This column was written by Eugene Volokh.
The U.S. Constitution is a multiculturalist document. Not in all senses, of course: It tries to forge a common national culture as well as tolerating other cultures. But it is indeed multiculturalist in important ways.
We shouldn't forget that when we're tempted to categorically condemn supposedly multiculturalist changes to our constitutional practices.
Consider what Dennis Prager — whose work I often much like — wrote in his most recent column:
Keith Ellison, D-Minn., the first Muslim elected to the United States Congress, has announced that he will not take his oath of office on the Bible, but on the bible of Islam, the Koran.
He should not be allowed to do so — not because of any American hostility to the Koran, but because the act undermines American civilization.
First, it is an act of hubris that perfectly exemplifies multiculturalist activism — my culture trumps America's culture. What Ellison and his Muslim and leftist supporters are saying is that it is of no consequence what America holds as its holiest book; all that matters is what any individual holds to be his holiest book.
Forgive me, but America should not give a hoot what Keith Ellison's favorite book is. Insofar as a member of Congress taking an oath to serve America and uphold its values is concerned, America is interested in only one book, the Bible. If you are incapable of taking an oath on that book, don't serve in Congress. In your personal life, we will fight for your right to prefer any other book. We will even fight for your right to publish cartoons mocking our Bible. But, Mr. Ellison, America, not you, decides on what book its public servants take their oath.
This argument both mistakes the purpose of the oath, and misunderstands the Constitution. In fact, it calls for the violation of some of the Constitution's multiculturalist provisions.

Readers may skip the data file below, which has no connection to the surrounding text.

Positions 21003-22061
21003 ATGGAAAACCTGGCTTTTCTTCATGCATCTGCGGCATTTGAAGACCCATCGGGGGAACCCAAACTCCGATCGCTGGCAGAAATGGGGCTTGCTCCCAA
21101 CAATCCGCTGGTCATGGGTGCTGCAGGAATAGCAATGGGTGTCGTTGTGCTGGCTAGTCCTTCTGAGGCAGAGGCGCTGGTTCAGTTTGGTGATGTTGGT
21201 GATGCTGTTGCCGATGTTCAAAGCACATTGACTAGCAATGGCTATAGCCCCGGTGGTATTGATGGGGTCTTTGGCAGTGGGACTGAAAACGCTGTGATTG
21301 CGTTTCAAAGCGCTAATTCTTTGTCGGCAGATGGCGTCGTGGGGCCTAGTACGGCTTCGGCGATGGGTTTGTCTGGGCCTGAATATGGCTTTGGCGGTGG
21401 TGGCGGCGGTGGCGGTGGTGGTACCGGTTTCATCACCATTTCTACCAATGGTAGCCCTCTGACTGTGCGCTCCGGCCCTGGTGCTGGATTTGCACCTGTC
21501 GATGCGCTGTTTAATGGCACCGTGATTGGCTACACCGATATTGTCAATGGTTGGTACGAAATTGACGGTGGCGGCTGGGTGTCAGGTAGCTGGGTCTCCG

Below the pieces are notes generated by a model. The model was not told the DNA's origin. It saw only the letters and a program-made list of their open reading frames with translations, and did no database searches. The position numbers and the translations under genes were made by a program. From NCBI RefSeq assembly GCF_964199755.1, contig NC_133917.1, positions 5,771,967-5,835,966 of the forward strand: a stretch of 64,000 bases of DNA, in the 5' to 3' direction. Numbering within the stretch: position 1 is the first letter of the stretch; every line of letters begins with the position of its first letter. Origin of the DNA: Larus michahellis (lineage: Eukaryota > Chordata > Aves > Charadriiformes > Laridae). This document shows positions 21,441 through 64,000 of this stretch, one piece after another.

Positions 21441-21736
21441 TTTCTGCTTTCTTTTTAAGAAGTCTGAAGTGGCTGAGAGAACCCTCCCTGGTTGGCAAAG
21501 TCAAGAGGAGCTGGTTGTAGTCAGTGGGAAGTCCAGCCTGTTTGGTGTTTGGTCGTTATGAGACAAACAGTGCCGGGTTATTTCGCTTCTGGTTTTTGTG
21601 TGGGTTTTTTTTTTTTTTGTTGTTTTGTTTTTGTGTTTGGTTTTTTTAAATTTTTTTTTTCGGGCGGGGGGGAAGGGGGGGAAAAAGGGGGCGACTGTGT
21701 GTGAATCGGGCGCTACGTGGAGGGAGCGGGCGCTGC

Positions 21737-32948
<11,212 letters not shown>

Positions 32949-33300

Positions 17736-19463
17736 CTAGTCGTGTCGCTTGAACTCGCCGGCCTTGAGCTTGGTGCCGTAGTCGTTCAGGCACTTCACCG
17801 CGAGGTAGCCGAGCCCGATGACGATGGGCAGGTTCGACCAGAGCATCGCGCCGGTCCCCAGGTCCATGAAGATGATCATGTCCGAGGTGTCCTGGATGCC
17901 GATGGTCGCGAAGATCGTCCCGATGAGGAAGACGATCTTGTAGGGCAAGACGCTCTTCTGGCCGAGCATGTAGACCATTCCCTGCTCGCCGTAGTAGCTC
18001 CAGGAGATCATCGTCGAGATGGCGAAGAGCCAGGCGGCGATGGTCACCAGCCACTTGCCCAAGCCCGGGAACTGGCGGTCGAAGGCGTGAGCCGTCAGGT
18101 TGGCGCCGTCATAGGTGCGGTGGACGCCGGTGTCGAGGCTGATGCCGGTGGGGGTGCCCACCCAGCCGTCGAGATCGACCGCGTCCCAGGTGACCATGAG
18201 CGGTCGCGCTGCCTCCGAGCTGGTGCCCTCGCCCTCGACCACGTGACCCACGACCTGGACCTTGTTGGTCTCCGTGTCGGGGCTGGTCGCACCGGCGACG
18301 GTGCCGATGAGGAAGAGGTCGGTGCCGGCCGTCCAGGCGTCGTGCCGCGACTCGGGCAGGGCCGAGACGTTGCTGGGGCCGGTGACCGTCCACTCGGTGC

To begin with, the oath is a religious ritual, both in its origins and its use by the devout today. The oath invokes God as a witness to one's promise, as a means of making the promise more weighty on the oathtaker's conscience.
This is why, for instance, the Federal Rules of Evidence, dealing with the related subject of the courtroom oath, state, "Before testifying, every witness shall be required to declare that the witness will testify truthfully, by oath or affirmation administered in a form calculated to awaken the witness' conscience and impress the witness' mind with the duty to do so."
If you want the oath to be maximally effective, then it is indeed entirely true that "all that matters is what any individual holds to be his holiest book." That book is the one that will most impress the oathtaker's mind with the duty to comply with the oath.
Of course, some might care less about making the oath more effective, and more about using the oath to reinforce traditional American values, in which they include respect for the Bible (the "only ... book" "America is interested in") over other holy books. That, I take it, is part of Prager's argument, especially when he goes on to say, "When all elected officials take their oaths of office with their hands on the very same book, they all affirm that some unifying value system underlies American civilization."
Yet this would literally violate the Constitution's provision that "no religious Test shall ever be required as a Qualification to any Office or public Trust under the United States." For the devout, taking an oath upon a religious book is a religious act. Requiring the performance of a religious act using the holy book of a particular religion is a religious test. If Congress were indeed to take the view that "If you are incapable of taking an oath on that book [the Bible], don't serve in Congress," it would be imposing an unconstitutional religious test.
The affirmation option was thus one tool to make sure that the law didn't exclude people of certain religious groups from office, but rather let them retain their religious culture while participating in American civic life. The religious-test clause was another tool. The Constitution itself — a pretty important part of the "value system underl[ying] American civilization" — expressly makes clear that elected officials need not take oaths of office with their hands on any book.
So the Constitution thus already expressly authorizes people not to swear at all, but to affirm, without reference to God or to a sacred work. Atheists and agnostics are thus protected, as well as members of certain Christian groups. Why would Muslims and others not be equally protected from having to perform a religious ritual that expressly invokes a religion in which they do not believe? Under the Constitution, all of them "are incapable of taking an oath on that book," whether because they are Quakers, atheists, agnostics or Muslims. Yet all remain entirely free to "serve in Congress."